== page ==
This is not a close-up of a dried orange peel but the incendiary details of the sun in outer space.
The Daniel K. Inouye Solar Telescope, a new instrument based on Earth, has delivered its first images. These snapshots, capturing an area of the burbling solar atmosphere, are giving the world an idea of just how powerful this telescope truly is. They showcase an area over 51,000 miles across at a resolution of 11 miles per pixel — a region about as wide as nine Russias lined up side by side.
As a refresher, the sun is just under 94 million miles away from Earth.
The observatory, funded by the National Science Foundation, will capture super sharp pictures of the sun and measure the magnetic fields of solar stuff that affect “space weather,” including sunspots, flares, and coronal mass ejections — the plasma spewed from the sun’s corona. These phenomena can have catastrophic consequences, disrupting power grids and telecommunications systems on Earth.
Right now, scientists don’t know how to forecast space weather well, and though these natural events don’t happen often, they can be damaging. A solar flare in March 1989 caused all of Quebec, Canada, to experience a 12-hour power outage. It also jammed radio signals for Radio Free Europe.
The telescope, named after the late Sen. Daniel Inouye of Hawaii, will help astronomers study the underlying physics of space weather. The ground-based observatory also will work in conjunction with the telescopes capturing data in space: the Solar Orbiter, a collaborative mission of the European Space Agency and NASA launched in February 2020, and the Parker Solar Probe, a NASA spacecraft sent up two years earlier.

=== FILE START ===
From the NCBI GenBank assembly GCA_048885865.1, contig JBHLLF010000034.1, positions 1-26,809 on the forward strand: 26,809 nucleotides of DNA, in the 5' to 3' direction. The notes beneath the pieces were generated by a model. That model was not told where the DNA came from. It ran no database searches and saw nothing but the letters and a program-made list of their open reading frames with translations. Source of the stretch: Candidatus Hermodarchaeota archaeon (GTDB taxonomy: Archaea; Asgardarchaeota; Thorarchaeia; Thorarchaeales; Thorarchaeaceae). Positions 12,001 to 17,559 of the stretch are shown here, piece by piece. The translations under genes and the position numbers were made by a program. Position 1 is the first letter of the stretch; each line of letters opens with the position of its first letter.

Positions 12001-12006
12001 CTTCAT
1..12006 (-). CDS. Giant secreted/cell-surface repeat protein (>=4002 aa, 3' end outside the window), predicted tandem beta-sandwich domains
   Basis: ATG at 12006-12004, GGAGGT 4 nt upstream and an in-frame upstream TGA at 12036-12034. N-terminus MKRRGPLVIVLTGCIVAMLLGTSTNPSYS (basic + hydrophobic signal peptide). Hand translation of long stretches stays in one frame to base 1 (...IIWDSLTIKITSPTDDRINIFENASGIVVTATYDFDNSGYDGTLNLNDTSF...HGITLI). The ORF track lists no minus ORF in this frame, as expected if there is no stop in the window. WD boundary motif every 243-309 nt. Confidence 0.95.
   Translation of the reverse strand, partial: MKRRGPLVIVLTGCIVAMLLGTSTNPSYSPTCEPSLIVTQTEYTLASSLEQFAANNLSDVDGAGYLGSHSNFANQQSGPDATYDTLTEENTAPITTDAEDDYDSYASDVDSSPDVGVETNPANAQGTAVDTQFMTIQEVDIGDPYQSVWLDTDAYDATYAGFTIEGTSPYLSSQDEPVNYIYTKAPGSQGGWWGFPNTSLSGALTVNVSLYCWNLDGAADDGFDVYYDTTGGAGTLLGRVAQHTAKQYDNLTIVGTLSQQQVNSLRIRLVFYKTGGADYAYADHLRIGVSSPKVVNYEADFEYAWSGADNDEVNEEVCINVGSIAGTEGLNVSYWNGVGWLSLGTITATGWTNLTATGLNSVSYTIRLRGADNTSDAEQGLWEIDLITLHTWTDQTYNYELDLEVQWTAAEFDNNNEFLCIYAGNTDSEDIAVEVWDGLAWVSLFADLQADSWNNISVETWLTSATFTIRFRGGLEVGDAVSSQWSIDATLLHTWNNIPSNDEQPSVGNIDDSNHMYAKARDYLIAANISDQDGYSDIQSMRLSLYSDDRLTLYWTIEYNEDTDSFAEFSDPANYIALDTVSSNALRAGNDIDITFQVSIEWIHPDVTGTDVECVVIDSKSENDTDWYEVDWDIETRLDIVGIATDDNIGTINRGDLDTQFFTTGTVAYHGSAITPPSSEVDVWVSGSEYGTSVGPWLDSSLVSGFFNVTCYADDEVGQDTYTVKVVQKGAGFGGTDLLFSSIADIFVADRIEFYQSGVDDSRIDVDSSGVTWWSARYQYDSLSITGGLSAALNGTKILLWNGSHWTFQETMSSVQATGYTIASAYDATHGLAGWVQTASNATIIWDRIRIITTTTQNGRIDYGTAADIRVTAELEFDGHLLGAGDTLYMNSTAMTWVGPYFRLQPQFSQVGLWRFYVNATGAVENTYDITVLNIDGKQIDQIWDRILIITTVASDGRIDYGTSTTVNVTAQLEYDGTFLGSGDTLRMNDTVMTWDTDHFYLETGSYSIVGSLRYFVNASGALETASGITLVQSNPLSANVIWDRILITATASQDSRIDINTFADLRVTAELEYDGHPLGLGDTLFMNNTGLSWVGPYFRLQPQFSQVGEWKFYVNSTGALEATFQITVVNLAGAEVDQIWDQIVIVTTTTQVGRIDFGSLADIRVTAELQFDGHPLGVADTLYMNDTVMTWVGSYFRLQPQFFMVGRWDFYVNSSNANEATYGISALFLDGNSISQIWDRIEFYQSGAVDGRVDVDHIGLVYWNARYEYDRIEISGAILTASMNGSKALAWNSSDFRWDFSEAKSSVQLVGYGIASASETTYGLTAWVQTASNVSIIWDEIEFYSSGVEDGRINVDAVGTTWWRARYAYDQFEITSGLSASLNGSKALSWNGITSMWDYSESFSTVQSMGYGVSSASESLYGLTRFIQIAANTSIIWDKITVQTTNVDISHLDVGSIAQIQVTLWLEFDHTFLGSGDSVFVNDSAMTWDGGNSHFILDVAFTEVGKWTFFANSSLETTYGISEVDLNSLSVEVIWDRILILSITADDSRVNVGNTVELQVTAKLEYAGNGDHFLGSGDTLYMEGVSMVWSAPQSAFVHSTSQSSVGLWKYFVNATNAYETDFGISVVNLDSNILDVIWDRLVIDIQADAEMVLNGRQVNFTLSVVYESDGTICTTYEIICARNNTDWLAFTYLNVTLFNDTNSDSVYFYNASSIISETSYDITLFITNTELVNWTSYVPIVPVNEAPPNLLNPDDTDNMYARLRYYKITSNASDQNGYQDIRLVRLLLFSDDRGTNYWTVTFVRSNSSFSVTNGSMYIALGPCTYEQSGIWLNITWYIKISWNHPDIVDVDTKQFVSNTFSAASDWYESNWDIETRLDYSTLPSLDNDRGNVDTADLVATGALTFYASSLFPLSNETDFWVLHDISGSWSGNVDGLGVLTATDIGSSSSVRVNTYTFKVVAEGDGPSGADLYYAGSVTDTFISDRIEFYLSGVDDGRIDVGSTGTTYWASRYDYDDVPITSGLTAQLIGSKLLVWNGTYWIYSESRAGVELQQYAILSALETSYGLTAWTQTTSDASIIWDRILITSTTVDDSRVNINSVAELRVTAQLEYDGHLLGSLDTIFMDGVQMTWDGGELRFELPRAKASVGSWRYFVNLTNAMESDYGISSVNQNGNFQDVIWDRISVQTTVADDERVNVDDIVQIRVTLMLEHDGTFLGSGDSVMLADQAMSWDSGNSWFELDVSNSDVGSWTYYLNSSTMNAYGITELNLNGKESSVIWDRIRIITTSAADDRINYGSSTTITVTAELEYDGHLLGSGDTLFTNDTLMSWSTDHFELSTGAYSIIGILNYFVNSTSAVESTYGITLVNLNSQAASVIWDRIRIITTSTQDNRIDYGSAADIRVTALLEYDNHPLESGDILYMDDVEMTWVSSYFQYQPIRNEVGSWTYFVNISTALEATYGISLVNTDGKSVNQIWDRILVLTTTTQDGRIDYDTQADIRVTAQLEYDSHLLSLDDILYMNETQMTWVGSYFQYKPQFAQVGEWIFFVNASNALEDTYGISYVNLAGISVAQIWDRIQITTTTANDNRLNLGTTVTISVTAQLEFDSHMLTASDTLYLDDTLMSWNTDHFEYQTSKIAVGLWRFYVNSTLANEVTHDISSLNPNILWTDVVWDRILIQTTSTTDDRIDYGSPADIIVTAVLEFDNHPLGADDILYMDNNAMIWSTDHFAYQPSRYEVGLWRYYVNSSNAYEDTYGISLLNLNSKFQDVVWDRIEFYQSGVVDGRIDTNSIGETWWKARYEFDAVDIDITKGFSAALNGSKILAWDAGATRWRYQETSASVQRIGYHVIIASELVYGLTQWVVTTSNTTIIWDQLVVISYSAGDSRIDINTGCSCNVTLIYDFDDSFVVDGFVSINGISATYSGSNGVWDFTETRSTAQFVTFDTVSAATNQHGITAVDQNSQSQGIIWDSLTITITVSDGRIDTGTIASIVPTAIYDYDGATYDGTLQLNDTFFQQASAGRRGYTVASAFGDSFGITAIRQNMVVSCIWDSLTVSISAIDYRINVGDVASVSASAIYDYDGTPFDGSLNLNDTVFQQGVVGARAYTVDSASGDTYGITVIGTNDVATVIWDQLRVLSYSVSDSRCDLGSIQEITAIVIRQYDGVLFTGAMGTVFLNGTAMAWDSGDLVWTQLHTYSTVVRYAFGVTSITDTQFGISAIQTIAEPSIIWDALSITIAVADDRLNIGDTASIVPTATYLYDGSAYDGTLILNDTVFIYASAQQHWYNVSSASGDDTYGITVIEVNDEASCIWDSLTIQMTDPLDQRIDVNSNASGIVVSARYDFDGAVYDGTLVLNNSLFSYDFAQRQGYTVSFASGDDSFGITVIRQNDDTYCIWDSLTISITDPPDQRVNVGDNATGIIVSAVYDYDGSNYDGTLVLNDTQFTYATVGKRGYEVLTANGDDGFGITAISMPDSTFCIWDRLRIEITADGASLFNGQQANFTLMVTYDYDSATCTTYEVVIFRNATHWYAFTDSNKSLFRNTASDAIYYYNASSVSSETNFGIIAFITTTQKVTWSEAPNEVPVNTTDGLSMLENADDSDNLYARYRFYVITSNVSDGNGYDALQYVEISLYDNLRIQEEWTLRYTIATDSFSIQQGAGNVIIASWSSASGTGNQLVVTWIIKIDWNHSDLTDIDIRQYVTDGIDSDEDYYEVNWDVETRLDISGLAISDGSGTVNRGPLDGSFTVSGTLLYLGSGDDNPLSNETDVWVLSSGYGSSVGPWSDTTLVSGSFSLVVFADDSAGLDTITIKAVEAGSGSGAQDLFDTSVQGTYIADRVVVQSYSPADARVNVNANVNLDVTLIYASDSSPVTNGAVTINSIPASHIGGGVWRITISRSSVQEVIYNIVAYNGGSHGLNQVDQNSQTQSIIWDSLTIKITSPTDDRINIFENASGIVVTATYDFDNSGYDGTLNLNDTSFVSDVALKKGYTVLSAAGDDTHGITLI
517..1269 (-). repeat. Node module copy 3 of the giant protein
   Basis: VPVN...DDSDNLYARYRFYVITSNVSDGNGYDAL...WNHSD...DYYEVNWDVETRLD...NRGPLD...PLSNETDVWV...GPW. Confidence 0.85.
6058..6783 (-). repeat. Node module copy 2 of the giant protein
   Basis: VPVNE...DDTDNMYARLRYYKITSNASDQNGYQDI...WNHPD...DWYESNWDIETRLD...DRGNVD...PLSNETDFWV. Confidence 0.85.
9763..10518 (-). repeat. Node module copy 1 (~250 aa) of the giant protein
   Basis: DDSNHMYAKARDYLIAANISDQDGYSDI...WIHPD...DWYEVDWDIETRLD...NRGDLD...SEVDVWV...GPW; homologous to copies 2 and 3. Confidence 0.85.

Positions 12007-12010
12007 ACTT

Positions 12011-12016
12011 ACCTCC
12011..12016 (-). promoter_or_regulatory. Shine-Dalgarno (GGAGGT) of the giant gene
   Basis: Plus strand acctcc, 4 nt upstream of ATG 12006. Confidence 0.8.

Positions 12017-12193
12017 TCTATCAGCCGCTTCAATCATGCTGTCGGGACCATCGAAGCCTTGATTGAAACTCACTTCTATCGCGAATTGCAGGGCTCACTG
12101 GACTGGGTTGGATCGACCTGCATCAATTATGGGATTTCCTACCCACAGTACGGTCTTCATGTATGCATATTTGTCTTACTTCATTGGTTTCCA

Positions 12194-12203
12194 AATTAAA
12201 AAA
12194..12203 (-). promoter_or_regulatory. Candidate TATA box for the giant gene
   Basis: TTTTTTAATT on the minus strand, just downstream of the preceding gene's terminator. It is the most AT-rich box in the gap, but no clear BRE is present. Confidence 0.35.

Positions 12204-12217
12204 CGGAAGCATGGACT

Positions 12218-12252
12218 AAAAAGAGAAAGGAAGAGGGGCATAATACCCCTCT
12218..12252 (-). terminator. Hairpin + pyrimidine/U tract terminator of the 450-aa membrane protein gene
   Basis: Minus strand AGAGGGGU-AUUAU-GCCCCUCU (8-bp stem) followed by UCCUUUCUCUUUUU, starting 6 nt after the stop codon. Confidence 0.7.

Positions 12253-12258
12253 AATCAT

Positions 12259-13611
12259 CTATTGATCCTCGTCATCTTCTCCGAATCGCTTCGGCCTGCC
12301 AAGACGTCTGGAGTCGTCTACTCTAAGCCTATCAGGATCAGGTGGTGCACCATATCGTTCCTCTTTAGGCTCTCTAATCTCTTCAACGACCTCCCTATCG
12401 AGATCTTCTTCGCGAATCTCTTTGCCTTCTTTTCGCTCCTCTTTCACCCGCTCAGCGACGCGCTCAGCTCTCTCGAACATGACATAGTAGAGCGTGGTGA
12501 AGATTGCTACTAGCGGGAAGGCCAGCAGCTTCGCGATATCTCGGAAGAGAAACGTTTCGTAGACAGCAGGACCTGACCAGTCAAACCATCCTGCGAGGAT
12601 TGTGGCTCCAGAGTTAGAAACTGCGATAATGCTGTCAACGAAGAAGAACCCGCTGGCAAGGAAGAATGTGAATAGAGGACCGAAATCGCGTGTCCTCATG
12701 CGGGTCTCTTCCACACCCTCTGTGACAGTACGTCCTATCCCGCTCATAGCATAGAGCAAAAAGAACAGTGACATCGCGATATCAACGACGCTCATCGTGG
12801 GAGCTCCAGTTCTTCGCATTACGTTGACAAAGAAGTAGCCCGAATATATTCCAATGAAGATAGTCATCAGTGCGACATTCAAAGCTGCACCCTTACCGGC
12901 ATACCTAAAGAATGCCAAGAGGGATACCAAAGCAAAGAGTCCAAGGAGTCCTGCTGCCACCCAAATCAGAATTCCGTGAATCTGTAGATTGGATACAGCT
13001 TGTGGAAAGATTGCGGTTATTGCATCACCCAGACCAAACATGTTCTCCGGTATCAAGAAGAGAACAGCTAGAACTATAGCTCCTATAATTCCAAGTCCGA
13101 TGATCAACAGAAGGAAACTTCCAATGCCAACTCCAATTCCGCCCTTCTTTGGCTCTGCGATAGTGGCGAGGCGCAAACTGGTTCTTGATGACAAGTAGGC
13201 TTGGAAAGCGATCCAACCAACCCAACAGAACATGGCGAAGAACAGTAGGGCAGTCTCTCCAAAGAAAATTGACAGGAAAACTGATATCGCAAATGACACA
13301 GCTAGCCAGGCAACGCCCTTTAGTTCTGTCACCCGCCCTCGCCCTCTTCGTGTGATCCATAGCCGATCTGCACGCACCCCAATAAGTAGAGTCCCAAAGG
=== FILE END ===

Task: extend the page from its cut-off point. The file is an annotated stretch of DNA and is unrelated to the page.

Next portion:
The Inouye telescope’s “insights will transform how our nation, and the planet, predict and prepare for events like solar storms,” NSF director Sethuraman Panchanathan said in a statement.
The solar observatory sits atop the dormant volcano Haleakalā, towering over Maui at 10,000 feet above sea level. In Hawaiian, the name Haleakalā means “house of the sun.” According to legend, the demigod Maui lassoed the bright star in the sky from the peak of the volcano to make days last longer.
Credit: NSO / AURA / NSF
But scientists, in collaboration with the Native Hawaiian people, didn’t develop the facility at the site because of its fitting name. Foundation leaders say the summit has special environmental conditions that allow astronomers to better study the solar corona.
Construction of the project began in 2012. The COVID-19 pandemic slowed down its completion, but it became fully operational in February.